Just weeks after falling from power, Jacob Zuma, South Africa’s former president, made a brief appearance in court on Friday in a corruption case that emphasized the political upheaval that has recently swept the country.
A judge in the High Court in Durban adjourned the case, which is related to a multibillion-dollar arms deal from the 1990s, until June 8. Mr. Zuma, who made no comment in court, had tried for years to avoid prosecution in the case.
The brevity of his appearance did not detract from the powerful image of Mr. Zuma, a commanding figure just a few months ago, sitting as a defendant in court. Mr. Zuma was stripped of the presidency in February after losing a battle with his rival and eventual successor, President Cyril Ramaphosa.
On Friday, national prosecutors, as well as Mr. Zuma’s lawyers, asked for the postponement to prepare the case.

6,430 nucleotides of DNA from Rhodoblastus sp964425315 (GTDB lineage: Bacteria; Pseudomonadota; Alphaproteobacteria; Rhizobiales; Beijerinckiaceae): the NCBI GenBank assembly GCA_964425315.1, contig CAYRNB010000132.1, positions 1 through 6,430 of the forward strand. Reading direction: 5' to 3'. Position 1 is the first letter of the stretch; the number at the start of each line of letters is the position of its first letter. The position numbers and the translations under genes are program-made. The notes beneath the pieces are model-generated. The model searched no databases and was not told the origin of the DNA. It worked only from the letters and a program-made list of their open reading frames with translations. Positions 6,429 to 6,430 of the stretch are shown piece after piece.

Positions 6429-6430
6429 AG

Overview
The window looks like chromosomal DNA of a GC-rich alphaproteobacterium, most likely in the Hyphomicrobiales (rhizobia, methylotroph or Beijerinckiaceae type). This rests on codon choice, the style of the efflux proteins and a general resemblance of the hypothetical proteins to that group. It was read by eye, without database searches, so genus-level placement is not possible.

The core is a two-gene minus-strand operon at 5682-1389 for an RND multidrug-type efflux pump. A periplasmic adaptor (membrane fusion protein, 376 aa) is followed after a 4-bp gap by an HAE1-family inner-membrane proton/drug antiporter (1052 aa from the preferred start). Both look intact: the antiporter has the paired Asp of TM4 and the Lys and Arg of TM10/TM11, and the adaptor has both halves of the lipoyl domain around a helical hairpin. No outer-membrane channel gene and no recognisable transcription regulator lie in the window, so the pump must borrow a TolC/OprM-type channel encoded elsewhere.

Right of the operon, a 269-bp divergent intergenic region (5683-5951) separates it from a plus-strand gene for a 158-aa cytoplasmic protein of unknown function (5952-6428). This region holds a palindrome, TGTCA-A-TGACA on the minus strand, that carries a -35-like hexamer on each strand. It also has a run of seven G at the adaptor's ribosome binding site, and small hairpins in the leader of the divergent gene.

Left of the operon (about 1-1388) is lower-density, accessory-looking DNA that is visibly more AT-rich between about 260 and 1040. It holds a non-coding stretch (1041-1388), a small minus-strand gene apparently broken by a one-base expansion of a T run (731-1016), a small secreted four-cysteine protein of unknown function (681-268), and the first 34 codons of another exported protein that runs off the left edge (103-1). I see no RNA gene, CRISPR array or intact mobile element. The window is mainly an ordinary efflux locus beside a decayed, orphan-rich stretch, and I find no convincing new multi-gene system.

Starting a battle on another front, Mr. Zuma’s lawyers also said that they planned to challenge the decision of the national prosecutors to charge him in this case — a move that could indefinitely postpone the opening of the trial.
Last month, national prosecutors announced that corruption charges related to the arms deal would be reinstated against Mr. Zuma almost a decade after they were dropped.
After his court appearance, a pugnacious Mr. Zuma addressed thousands of supporters gathered near the courthouse. Flanked by religious leaders on a stage, Mr. Zuma, speaking only in the Zulu language, said he was being charged purely for political reasons.
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SOURCE: NY Times, Norimitsu Onishi